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From Soil to Stoops: The Local Food Movement Hits Urban America

There’s a subtle irony embedded in our current national craving for locally grown food: Cities, the antithesis of the countryside, have arguably become the easiest place to indulge it. Here, meet six urban activists changing what our cities’ poor and rich alike are eating.

Plenty • June/August 2007

There’s a subtle irony embedded in our current national craving for locally grown food: Cities, the antithesis of the countryside, have arguably become the easiest place to indulge it. The rise of farmers’ markets and buying clubs has transformed urban food possibilities and the economic viability of small American farmers. It’s a radical shift, and one driven not by market forces or government, but by the work of a burgeoning cadre of activists from coast to coast. Driven by the belief that everyone should have access to fresh, local food, these visionaries are changing the contents of city shoppers’ carts from Philadelphia’s tony Society Hill to the gritty edges of Oakland, California. Enjoy!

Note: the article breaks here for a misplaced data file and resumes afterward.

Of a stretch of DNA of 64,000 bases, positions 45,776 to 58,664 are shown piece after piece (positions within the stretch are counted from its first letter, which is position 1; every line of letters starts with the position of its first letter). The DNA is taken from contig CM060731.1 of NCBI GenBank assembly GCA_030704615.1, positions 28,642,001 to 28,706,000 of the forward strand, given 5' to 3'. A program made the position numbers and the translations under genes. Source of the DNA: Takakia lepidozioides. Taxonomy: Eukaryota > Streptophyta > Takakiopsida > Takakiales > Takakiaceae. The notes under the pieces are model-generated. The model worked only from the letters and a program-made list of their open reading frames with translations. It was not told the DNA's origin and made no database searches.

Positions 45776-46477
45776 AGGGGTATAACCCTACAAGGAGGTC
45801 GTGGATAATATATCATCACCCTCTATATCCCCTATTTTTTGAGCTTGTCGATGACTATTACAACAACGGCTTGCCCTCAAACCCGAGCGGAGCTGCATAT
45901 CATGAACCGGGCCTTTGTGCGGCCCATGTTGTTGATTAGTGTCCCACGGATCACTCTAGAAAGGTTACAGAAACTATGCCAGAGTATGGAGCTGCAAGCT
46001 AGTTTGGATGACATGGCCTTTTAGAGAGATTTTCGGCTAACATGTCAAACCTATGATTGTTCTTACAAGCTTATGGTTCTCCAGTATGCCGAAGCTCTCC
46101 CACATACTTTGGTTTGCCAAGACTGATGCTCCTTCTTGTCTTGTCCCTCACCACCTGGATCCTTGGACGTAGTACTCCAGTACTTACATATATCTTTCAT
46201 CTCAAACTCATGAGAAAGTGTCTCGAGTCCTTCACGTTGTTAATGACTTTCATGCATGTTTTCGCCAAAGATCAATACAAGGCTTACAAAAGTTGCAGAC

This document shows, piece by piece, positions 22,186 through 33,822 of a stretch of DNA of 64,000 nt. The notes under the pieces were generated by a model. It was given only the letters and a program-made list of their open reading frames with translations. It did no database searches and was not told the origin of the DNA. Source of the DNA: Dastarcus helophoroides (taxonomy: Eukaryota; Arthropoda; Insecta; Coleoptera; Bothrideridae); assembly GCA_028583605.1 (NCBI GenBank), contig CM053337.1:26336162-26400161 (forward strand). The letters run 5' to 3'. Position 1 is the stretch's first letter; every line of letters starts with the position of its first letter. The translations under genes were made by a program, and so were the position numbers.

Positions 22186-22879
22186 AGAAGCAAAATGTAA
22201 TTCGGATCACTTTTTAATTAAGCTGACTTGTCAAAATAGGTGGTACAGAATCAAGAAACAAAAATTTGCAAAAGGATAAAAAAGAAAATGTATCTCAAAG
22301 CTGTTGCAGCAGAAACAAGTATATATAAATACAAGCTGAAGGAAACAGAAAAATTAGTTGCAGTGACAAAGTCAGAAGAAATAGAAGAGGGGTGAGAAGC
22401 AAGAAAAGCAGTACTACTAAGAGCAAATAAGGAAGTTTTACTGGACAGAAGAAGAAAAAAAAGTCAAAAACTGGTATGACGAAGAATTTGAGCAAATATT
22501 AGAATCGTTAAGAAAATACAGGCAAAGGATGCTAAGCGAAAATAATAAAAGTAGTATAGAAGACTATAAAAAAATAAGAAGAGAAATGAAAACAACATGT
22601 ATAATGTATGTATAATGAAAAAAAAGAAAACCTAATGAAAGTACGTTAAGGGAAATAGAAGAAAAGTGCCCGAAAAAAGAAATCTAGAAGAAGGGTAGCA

Digging Deeper

Plenty • Aug. 3, 2007

One Milwaukee group promotes sustainability by encouraging folks to get their hands dirty.

 

Mapping Out Meals

Plenty • July 27, 2007

Since Hurricane Katrina, many New Orleanians have wondered where their dinner will come from—and one local group has stepped up to the plate to provide answers.

 

A Zucchini Grows in Brooklyn

Plenty • July 20, 2007

In the Big Apple’s beleaguered East New York neighborhood, hope comes in the form of homegrown veggies.

 

Not Your Average Turnip Truck

Plenty • July 13, 2007

One Californian food justice group shows that local, healthy eating starts with education and a tricked-out rig.

 

One Stop Shop

Plenty • July 6, 2007

A new farmers’ market in downtown Philadelphia makes buying local easy—for everyone.

 

Motor City Harvest

Plenty • June 30, 2007

In the heart of Detroit, gardening guru Ashley Atkinson gets urbanites excited about growing food.

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